Three times in Judges, chapters 6-7, Gideon asks God for assurance. The first time, he asks the Angel to wait for him until he returned with an offering of goat meat and unleavened bread. When he offered the sacrifice, God through the Angel, consumed the offering with fire, showing Gideon His awesome power.
The second time, Gideon asked God to give him assurance by letting there be dew only the wool fleece and not anything else around it. Then, he asked God the next night to let the fleece be dry while there was dew everywhere else. Each time, God did as Gideon requested. (Judges 6:36-40)
If you need assurance, don’t be afraid to ask God for it. He may not do signs and wonders like He did in Bible days, but He will provide you with assurance, nevertheless, in one way or another. Today, we have the Bible that is packed with story after story of how God helped people overcome terrible situations. Reading these accounts can build your faith and assurance as well.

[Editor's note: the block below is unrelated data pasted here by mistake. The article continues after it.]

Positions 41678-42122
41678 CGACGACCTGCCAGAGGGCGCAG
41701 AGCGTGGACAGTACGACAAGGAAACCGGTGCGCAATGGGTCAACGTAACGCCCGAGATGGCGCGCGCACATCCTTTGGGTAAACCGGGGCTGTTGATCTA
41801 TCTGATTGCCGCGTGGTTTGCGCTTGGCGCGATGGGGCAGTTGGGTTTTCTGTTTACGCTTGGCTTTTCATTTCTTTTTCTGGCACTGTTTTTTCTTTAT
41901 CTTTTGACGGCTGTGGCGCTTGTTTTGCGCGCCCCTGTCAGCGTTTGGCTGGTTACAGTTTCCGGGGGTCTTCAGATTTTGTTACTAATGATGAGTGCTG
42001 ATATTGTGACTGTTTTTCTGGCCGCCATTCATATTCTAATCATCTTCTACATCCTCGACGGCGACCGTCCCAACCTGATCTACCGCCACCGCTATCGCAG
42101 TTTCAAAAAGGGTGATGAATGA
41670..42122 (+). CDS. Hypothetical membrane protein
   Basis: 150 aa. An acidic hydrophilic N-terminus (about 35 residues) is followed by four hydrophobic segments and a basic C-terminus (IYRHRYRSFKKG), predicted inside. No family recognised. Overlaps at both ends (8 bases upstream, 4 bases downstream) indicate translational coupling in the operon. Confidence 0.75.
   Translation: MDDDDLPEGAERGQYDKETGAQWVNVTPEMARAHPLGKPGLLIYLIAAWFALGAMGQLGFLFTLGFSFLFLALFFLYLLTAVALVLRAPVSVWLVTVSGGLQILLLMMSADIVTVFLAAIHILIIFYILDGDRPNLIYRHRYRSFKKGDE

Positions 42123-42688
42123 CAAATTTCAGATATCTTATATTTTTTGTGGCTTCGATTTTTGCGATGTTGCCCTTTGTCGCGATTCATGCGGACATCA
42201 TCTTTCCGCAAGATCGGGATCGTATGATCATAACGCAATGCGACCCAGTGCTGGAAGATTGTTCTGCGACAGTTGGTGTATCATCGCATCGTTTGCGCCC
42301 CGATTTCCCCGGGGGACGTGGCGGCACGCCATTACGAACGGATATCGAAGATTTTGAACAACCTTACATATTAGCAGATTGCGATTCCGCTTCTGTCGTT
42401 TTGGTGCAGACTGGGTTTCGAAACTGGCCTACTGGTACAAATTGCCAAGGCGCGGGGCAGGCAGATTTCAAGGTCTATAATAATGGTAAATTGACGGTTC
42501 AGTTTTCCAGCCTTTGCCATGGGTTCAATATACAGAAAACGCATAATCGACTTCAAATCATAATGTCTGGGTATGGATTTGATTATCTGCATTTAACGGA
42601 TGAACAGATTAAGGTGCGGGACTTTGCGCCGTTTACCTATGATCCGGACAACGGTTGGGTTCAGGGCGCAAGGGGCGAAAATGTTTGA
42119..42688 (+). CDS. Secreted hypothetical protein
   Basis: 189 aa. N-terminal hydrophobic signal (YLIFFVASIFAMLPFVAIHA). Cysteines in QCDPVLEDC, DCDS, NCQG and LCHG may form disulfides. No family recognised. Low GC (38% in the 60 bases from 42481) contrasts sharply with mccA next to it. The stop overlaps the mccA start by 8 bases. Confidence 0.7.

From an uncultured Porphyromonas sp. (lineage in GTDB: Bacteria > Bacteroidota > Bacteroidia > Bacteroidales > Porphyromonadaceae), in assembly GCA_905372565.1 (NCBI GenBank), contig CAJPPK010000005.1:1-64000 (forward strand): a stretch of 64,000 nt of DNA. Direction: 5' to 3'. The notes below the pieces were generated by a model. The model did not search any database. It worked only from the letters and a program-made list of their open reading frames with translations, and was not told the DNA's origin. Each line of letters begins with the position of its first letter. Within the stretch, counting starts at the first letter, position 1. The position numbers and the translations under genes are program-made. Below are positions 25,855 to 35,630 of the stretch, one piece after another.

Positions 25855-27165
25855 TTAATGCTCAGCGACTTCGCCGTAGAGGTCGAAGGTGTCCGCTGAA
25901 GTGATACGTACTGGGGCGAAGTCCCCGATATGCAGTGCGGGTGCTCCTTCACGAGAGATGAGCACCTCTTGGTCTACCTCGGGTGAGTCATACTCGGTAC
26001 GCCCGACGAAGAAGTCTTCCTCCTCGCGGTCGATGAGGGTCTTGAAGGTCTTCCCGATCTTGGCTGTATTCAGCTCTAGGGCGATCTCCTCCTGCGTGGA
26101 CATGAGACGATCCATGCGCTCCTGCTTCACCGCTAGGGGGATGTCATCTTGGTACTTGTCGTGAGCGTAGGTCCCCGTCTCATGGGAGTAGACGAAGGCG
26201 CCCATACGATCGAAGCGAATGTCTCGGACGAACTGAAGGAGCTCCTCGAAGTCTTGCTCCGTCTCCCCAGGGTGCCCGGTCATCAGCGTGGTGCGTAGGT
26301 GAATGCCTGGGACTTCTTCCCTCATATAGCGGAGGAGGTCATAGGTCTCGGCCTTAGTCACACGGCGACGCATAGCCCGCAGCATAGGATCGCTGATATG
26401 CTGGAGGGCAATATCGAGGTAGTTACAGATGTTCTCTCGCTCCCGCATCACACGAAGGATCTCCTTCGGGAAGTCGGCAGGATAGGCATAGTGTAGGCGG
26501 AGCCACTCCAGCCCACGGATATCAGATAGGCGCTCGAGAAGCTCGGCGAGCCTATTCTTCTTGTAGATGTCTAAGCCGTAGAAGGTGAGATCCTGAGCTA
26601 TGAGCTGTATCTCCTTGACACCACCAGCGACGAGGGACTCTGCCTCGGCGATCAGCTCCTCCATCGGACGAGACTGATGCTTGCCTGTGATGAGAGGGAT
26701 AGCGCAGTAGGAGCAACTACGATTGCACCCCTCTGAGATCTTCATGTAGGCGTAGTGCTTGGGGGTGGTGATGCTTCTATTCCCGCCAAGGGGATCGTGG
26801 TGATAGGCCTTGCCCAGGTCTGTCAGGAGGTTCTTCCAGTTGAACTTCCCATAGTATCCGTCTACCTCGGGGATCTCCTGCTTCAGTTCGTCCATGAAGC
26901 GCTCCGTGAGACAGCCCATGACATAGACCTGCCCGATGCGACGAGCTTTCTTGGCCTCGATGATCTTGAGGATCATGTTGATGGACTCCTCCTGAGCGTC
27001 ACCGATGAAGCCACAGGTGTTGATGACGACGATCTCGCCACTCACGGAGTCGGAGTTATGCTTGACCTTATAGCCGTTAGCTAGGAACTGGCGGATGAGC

“Ask, and it will be given to you; seek, and you will find; knock, and it will be opened to you. For everyone who asks receives, and he who seeks finds, and to him who knocks it will be opened.” (Matthew 7:7-8)
6. God uses your challenges to build your courage and confidence.
Before God led Gideon out to face the enormous task of overthrowing the Midianites, God gave Gideon a smaller challenge: to tear down his father’s false idol and use the wood from it to build an altar to God. This was risky business because the community would be fighting mad about it and want to kill Gideon. However, God was building faith and courage in Gideon. Once Gideon accomplished this task and succeeded at it, he would then have confidence in carrying out the greater challenge of going up against the Midianites. (Judges 6:25-32)
The shepherd boy, David, said he had confidence in killing Goliath because God had previously helped him kill a bear and a lion. (I Samuel 17:37)
The challenges you are facing today may be there to build your faith and confidence in God and in your own abilities to accomplish some greater challenge tomorrow.
“Beloved, if our heart does not condemn us, we have confidence toward God. And whatever we ask we receive from Him, because we keep His commandments and do those things that are pleasing in His sight.” (I John 3:21-22)
7. God can accomplish much out of your less.